(Please note: I posted this to a Trogger a few months ago, and it spawned a GREAT discussion that I hope you’ll check out. The discussion definitely made me rethink some of what I said, and I hope to write a follow-up in time. I will continue to do fresh content, but I also want to get all my writings in one place now.)
While I cannot find any hard data or official surveys measuring the ratio of men to women in the programming world, anecdotes both personal and online seem to suggest its about 1:10. Since it was raised in this post, I’ve been wondering why the ratio is so low. In the end, I think it boils down to two things – one of which we’ve heard a million times, the other of which I think is new.
1) Stereotypes of the developer work environment aren’t very inviting to women. Media portrays dirty men sitting silently at their computers – together or remotely – drinking beer, and usually with pictures of big-busted women nearby. (1) While I know from experience that this isn’t (generally) true, it is what we see in the media at a young age (think Weird Science, Sixteen Candles, and Honey, I Shrunk the Kids – to name a few).
We’re told technical fields aren’t for us, and that they dont understand us in the ads we see.
We need to start teaching offices reach out specifically to groups like Girls in Tech, Women 2.0, and WITI, and not just rely on recommendations from their already primarily male developers.
However, I think there is a second issue keeping the double-X chromosomes away from hardcore programming.
written by and for men. They are designed for the way men are socially shaped to think – rather than women (2). Women are encouraged to be, and told they succeed best as, multi-taskers. While tech may be increasing its female component, we apply for and are hired mostly in management, administration, and occasionally design. These positions require a horizontal approach to problem solving: recognizing and understanding the connections between multiple disassociated problems, solving them quickly, all while balancing other tasks and needs. In these positions, one simply can’t get too caught up in a single project.
Programming, on the other hand, is built as with vertical solutions rather than horizontal – variables within sub-groups of groups, building downward into more complex and specific pieces that play a tiny role in the overall problem. And to get this deep, the programmer generally needs to spend hours picking apart one issue, working out the “best” solution and mapping its code trail. Then, they start working downward through the solution, adding more subtle complexities to tweak the final outcome. I believe women can think this way, but society doesn’t generally encourage it. Women tend to be directed, even as children, toward activities that encourage multi-tasking, social patience and understanding, and flexibility. In fact, some believe this is why women are surpassing men in grade school scores: school is formatted as a dozen classes on a dozen different things, where you are more likely to succeed if you can find the connections between them and easiest solutions quickly.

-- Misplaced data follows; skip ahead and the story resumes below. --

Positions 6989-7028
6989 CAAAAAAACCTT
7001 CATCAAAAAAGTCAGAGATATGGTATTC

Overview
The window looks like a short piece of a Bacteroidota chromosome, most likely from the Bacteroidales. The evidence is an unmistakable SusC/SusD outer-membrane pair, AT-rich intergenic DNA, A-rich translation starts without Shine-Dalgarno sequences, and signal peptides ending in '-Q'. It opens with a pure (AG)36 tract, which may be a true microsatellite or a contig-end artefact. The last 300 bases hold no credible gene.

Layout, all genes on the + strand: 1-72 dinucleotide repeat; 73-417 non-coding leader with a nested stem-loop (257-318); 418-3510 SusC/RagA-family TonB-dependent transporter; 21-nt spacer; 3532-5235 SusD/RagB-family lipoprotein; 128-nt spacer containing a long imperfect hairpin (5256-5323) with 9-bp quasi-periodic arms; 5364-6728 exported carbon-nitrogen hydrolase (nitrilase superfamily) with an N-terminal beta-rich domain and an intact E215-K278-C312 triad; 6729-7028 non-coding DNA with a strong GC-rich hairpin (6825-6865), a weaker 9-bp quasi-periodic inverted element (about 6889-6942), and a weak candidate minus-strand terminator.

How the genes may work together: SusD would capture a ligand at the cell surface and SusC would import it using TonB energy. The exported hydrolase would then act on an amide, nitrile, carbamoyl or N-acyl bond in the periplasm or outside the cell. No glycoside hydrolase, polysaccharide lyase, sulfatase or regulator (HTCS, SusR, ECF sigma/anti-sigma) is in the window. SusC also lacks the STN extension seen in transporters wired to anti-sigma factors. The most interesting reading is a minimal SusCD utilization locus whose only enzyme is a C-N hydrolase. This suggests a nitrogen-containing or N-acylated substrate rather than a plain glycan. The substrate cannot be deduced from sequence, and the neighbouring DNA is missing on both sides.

An anecdote, just to show where I’m coming from (and that I’m not trying to bunch all women or men together, just trying to make sense of my experiences). I was always into video games and computer programs, but never into the code behind them. Last fall I began studying Ruby, and then moved onto Rails. The basics of Ruby came quickly for me – faster than they did for my boyfriend who was learning with me. I understood how to figure out what the overall problem was that I was solving quickly, and begin to format a solution for it with the tools at hand. However, as the projects became more complex, with multiple database tables and variables, where one missed sign somewhere threw off everything, I suddenly became overwhelmed. It was hard for me to figure out hundreds of lines of code to solve one piece of one problem – I found it more difficult to even determine what the problem was, let alone how to fix it. It was a lot easier to get a base understanding of what it all did and skim existing code for errors, than to write my own. I found myself easily distracted or getting lost in the coding as I got into “The Zone” and not being able to navigate my way out. Looking back on it, I also wonder if how the lessons were designed – again by and for men – threw me off as well.
All this said, I’m definitely only beginning to think about this, and would love to hear from other developers – especially women – and psychologists (or psych students). The most knowledge I can claim to bring to this is a degree in Human Development (with a handful of gender studies and psych classes in there), my personal experiences in the tech world, and my limited reading on the web.
(1) Encouraging Women in the Gaming Field
(2) At one point, I would say it was designed for how men innately think – as evolutionary studies suggested. Recent psych studies, however, debunk the idea that women are genetically better multi-taskers and men are better at complex problem solving. But they do indicate that the stereotype that women are better at multi-tasking and men at complex problem solving affects women more severely than men (shown in these studies ) and that when women are told a test is a competition or gender comparison, they tend to score more poorly than when they are told it is measuring personal ability on a flat scale (95% correct vs. being in the 95th percentile). This suggests that, as women are told they are better at multi-tasking, they will naturally move towards fields that encourage and reward this ability. And as they are told men are better complex problem solvers, they will avoid fields that require it to succeed.